"I have been."
   "Then your wife is dead?"
   The Professor could not lie. He had to say "Yes!"
   "I am so glad," murmured Bragwaine. "Not that she is dead, but that you are free."
   Professor Baffin was afraid to ask why. He felt that matters were becoming serious.
   "And the reason is," continued Bragwaine, "that I have learned to love you better that I love any other one on earth!"
   She said this calmly, very modestly, and quite as if were a matter of course.
   The Professor in astonishment looked at Sir Bleoberis, who had heard Bragwaine's words. The Knight nodded to him pleasantly, and said, "I expected this."
   Evidently it was not an unusual thing for ladies so to express their feelings.
   The somewhat bewildered Sir Baffin then said, "Well, my dear child, it is very kind indeed for you to regard me in that manner. I have done nothing to deserve it."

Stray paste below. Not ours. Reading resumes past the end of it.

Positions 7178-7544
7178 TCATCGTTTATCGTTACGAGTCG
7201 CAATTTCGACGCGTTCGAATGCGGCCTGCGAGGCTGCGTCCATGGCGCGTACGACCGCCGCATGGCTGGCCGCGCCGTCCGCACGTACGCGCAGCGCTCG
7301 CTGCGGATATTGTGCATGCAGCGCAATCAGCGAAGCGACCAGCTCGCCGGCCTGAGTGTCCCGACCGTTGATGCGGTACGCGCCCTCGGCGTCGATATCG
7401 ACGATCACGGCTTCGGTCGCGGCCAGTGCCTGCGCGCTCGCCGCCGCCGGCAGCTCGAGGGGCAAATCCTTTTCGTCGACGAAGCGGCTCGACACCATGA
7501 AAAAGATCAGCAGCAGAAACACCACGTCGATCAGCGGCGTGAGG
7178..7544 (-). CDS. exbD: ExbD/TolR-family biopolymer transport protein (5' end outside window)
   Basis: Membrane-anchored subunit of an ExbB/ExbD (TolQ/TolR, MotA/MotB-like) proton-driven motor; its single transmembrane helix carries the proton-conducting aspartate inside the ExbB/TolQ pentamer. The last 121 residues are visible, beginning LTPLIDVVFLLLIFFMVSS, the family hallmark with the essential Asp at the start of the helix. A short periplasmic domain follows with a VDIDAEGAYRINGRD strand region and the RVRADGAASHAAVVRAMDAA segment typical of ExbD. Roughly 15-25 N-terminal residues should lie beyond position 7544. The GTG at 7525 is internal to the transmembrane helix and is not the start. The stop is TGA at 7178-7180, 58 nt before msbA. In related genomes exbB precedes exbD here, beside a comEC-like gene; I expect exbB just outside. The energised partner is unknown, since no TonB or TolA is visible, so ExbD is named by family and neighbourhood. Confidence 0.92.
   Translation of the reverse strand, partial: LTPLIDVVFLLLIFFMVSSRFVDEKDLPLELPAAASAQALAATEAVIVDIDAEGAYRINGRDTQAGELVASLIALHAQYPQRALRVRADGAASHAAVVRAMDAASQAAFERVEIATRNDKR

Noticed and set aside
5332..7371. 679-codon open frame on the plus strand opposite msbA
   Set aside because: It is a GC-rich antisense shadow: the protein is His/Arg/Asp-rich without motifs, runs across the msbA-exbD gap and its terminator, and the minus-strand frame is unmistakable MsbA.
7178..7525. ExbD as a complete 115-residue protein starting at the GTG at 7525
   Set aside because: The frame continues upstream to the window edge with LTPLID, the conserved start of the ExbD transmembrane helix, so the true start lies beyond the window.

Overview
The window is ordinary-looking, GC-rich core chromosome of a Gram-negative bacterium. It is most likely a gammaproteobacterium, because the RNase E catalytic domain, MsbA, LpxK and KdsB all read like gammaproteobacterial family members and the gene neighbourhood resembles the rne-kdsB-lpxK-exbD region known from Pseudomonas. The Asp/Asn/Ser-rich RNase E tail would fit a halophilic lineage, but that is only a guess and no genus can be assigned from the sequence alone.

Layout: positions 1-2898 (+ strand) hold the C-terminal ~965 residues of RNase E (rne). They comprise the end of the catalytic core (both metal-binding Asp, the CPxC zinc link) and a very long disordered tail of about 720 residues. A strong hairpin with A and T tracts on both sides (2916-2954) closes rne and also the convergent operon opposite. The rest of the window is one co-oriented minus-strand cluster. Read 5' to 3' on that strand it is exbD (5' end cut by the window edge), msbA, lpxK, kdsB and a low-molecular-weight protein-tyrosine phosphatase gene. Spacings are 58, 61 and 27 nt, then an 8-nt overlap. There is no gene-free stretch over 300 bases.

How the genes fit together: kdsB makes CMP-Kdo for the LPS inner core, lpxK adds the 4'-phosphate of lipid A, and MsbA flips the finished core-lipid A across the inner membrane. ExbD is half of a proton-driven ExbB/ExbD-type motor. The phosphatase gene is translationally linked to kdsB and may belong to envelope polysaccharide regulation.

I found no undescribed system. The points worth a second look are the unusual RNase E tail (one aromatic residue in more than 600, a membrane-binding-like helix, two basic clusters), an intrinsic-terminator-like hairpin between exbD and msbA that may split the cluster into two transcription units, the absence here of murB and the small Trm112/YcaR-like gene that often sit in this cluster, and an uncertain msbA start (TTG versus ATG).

"You are my rescuer, my benefactor, my heart's idol!"
   "Persons at my time of life," said the Professor, blushing, "have to be extremely careful. I will be a father to you, of course! Oh, certainly, you may count upon me being a father to you, right along."
   "I do not mean that I love you as a daughter. You must marry me; you dear Sir Baffin." Then she actually patted his cheek.
   Professor Baffin could feel the cold perspiration trickling down his back.
   "I think," he said to Sir Bleoberis, "that this is, everything considered, altogether
the most stupendous combination of circumstances that ever came within the range of my observation. It is positively distressing."
   "You will break my heart if you will not love me," said Bragwaine, as if she were going to cry.
   "Well, well," replied the bewildered Professor, "we can consider the subject at some other time. Your father, you know, might have other views, and,--"